Spokane Public Schools plans to have a better system next year to find and enroll students for its gifted and talented program.
In Spokane and the rest of the nation, many bright children never get the chance to shine. Especially those at schools in poorer neighborhoods.
The reasons are many – parental indifference and ignorance, lack of access to quality preschools, uneven testing and identification by teachers and schools, and a narrow definition of the word “gifted.”
The numbers are glaring, though perhaps not surprising.
Of the 275 students enrolled this year in Tessera – a one-day-per-week program at the Libby Center for highly capable students from throughout the school district in the third through sixth grade – 131 come from six upper South Hill elementary schools: Hutton (38), Moran Prairie (22), Jefferson (19), Mullan Road (19), Hamblen (18), and Wilson (15).
In contrast to the 131 students from the six upper South Hill schools participating in the Tessera program, just 26 students in the program are from the nine elementary schools located east of Division Street and north of Interstate 90.
None of those six South Hill schools has more than 43 percent participation in free- and reduced-price lunch programs. By comparison, the district-wide average is 57 percent participation.
This “disproportionality” earned the attention of the school board last week as Heather Bybee, the district’s director of K-12 curriculum, and Debra DeWitt, principal of the Libby Center, provided details of a new plan ensure all students are given a fair chance at the gifted program.
“It’s saying something that one certain section of town is going to that school,” board member Brian Newberry said during the meeting.
The changes, which were unanimously approved by the board, are a response to a report conducted last fall that cited identified critical shortcomings in the district’s programs for the “highly capable,” as they’re known in the district.
The district has voted to improve, based on the idea that gifted children can be found at Holmes Elementary as well as Hutton – if only they get the chance.
National studies have shown that disparities in gifted education have been attributed to “lower social and financial capital,” which may give minority families “less access to information about identification processes or to private psychologists or others who can test them for giftedness outside of school.”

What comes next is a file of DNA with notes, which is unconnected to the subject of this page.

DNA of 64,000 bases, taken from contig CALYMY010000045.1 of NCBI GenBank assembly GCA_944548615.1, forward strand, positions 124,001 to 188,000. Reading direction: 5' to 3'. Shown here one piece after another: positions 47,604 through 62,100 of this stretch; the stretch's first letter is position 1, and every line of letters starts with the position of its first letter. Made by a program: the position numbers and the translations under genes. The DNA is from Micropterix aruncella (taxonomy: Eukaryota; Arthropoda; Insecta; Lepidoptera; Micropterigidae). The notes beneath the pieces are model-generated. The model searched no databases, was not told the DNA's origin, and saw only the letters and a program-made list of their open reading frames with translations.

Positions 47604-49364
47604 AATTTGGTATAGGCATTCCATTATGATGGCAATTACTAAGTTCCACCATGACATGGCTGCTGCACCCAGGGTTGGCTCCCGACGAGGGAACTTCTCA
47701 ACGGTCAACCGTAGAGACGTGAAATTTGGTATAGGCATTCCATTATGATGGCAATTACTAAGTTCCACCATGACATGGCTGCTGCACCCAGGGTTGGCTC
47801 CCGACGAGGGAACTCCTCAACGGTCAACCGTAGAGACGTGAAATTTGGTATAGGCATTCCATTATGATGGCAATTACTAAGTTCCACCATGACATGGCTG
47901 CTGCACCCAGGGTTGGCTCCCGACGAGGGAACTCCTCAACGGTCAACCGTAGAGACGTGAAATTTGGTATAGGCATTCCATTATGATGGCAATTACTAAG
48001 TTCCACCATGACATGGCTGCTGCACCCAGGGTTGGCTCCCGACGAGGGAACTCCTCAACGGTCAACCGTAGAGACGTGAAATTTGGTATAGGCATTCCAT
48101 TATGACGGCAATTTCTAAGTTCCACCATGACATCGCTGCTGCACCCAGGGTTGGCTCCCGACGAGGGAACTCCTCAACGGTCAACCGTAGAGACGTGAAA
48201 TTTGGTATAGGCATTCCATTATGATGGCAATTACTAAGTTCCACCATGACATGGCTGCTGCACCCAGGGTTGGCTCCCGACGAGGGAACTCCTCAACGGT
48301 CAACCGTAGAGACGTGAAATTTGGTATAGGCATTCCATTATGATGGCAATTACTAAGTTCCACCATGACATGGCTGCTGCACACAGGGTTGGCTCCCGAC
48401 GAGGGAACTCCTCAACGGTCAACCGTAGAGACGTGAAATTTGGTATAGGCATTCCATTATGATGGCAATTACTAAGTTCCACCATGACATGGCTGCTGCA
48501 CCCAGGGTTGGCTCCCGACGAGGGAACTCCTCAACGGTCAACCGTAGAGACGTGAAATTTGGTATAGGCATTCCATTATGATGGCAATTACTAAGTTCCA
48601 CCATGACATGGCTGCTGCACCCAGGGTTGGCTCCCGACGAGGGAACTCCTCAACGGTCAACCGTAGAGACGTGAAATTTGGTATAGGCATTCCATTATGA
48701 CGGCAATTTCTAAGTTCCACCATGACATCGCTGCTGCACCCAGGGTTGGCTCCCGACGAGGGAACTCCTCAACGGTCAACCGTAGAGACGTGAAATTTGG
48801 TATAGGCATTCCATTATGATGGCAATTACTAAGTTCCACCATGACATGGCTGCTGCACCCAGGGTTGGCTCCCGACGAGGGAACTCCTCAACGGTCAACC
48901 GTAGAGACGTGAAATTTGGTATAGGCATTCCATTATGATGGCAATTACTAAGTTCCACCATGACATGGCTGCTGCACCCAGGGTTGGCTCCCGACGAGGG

The biggest are Odyssey (a full-day, every-day program for fourth- through eighth-grade students) and Tessera.
Other options include Montessori, APPLE and the seventh- and eighth-grade Institute of Science and Technology at North Central that may also be appealing for families of highly capable students.
The problem, according to the report, is the lack of clear information allowing parents and students to find the right fit. Moreover, some elementary schools do a better job than others at informing parents.
“We need to do a better job of communicating,” Bybee said.
The work is already beginning, according to Bybee and Adam Swinyard, the district’s chief academic officer.
For those students already identified the district is pursuing several strategies including better social and emotional skills learning in preparation for high school; project-based learning every quarter; introduction of the International Baccalaureate program for Odyssey students; and more opportunities for gifted students who choose to remain at their neighborhood school.
At the same time, the district is trying to learn from its mistakes.
In Spokane and elsewhere, the critical tool for early identification of gifted students is the Cogitive Abilities Test, or CoGat, which is administered to each second-grader in the district.
Those who score in the top 10 percent in a screening test are then given the full battery of the CoGat, a universal test cited by experts as reducing disproportionality.
The version used in Spokane is among the best, DeWitt told the board after talking with researchers Burney and Speirs.
However, the district has moved from paper-and-pencil testing to online testing, which has been shown to yield lower test scores for students less familiar with computers.
According to the report from Burney and Speirs, some stakeholders believed that online testing at the second-grade level is yielding results less valid than the old paper-and-pencil format.
Swinyard said Wednesday that the district plans to “do some piloting in the fall,” following up with students who previously took the online test and sampling how those numbers compared with their results using paper and pencil.
Apart from the CoGat, the district relies on other indicators – interim assessments and tests, along with teacher referrals.
At the same time, Bybee noted anecdotal evidence that some schools have been less than diligent in identifying potential candidates.
Bybee said the district will “review and revise the identification process to have more representative distribution.”
“We are trying to isolate the variables and educate families, especially on the north side, about what this opportunity is all about,” said Bybee.
On a practical level that means making sure that parents are aware of gifted learning opportunities through handouts and online links.
Bybee hopes for a day when gifted isn’t identified mainly by test scores in math and language arts.
“There are other ways to be gifted, in terms of creativity and leadership, and areas that we haven’t ventured into yet,” Bybee said.
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